Onderwerp: Bezoek-historie

289 Information on cleansing agents for use in machinery spaces of ships ( MARPOL reg I/16(4) )
Geldigheid:24-11-1994 t/m Status: Geldig vandaag

Dit onderwerp bevat de volgende rubrieken.

The IMO Guidelines and Specifications for Pollution Prevention Equipment for Machinery Space Bilges of Ships (resolution MEPC.60 (331)) (oil filtering equipment) have produced some useful and practical information about cleansing agents and their behaviour.

The Marine Environment Protection Committee (MEPC) considered these findings and concluded that the effective operation of oil separating and filtering equipment could be improved if this information is brought to the attention of shipowners and shipboard personnel.

Therefore, the Committee decided to issue an MEPC circular

The Committee encourages Member Slates of IMO to make this circular available to shipowners and shipboard personnel.

Annex Information of cleansing Agents for use in Machinery Spaces of Ships

1 Operational procedures

1.1 Research and reports from Administrations have revealed that failure of oil filtering equipment to perform effectively is mainly caused by improper use of cleansing agents and unfamiliarity with proper operation of the oil filtering equipment, especially when cleansing agents, heavy fuel oil and lubricating oil form part of the oily water bilge mixture to be filtered.

1.2 Shipowners and ship operators should ensure that an operation manual is on board, and that the crew members are given an opportunity to study this manual and practice with the equipment to become fully conversant with it.

1.3 It is essential for the proper use of the equipment that crew members have a good understanding of both its working principles and its operation.

1.4 Administrations nay require crew members responsible for the oil filtering equipment to demonstrate their ability and knowledge of its operation.

1.5 The oil filtering equipment will perform best while processing bilge water with a low level of oil content. Reducing the oil content of bilge water not only improves the effectiveness of oil filtering equipment but also improves economy and reduces fire hazards.

1.6 There are a number of ways to reduce the amount of oil which finds its way into the bilge:

- leaking oil pipes. couplings, etc . should be repaired without delay;

- water from oil tanks should be drained into a waste oil tank;

- waste oil from cleaning or other activities should be drained into a waste oil tank;

- machinery which is likely to leak oil should be fitted with drip trays which can be drained to a waste oil tank; and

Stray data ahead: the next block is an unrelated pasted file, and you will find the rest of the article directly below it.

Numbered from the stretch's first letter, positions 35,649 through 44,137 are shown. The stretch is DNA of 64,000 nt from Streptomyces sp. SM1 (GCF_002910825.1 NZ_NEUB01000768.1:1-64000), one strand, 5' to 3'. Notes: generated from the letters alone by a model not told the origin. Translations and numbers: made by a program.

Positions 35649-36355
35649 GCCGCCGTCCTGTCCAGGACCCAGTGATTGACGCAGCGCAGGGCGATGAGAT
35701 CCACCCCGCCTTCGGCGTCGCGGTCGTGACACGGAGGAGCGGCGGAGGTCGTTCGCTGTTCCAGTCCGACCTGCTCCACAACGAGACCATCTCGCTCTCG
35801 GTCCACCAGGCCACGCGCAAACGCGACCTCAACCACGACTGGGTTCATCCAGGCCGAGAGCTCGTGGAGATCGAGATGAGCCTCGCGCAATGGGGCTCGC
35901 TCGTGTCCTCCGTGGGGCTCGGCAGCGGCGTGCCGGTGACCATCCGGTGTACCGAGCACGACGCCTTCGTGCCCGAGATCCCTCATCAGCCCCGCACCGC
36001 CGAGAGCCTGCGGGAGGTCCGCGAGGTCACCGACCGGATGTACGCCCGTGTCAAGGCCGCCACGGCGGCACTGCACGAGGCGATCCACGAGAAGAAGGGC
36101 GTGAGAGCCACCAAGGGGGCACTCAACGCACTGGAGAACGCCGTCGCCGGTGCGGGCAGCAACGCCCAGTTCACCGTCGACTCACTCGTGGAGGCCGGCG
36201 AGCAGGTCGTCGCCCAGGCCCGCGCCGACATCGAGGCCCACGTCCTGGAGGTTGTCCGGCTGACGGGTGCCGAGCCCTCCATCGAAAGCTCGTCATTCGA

- cleaning of floor plates, engines, etc , with oil products should be minimized.

1.7 It is important that machinery spaces be kept clean. The use of cleansing agents is one of the primary means of achieving this, and it is realized that most cleansing agents eventually end up in the bilge

1.8 However, many of the cleaning products cause oily-water mixtures to emulsify. Unfortunately, these emulsions have an adverse effect on the performance of oil filtering equipment.

1.9 Emulsions should be broken or separated before the mixture is pumped into the filtering equipment. It should also be realized that after separation the emulsion may reform when the mixture is stirred, for instance by a centrifugal type pump that may be used to pump the bilge water to the oil filtering equipment.

1.10 To avoid problems caused by emulsions, use the cleansing agents which are recommended by the manufacturer of the oil filtering equipment or which pasts the emulsion separation test described in section 3.

1.11 Different cleansing agents are used for different cleaning purposes. It is important to read the label or product data sheet prior to selecting a cleansing agent appropriate for the job. Where label information is inadequate to determine the effects on the cleansing agent of the oil filtering equipment, the emulsion separation test in section 3 should be conducted before allowing the cleansing agent to drain into the bilge.

1.12 Care should be taken to avoid draining different types of cleansing agents into the bilge at the same time. Otherwise, emulsions may be formed which may even be permanent.

2 Properties of cleaning products

2.1 Some cleansing agents already on the market claim not to effect oil filtering equipment . They either do not produce an emulsion, or they have the ability to break the emulsion a short time after it is formed; these products are called Quick-Separating Detergents (QSDs).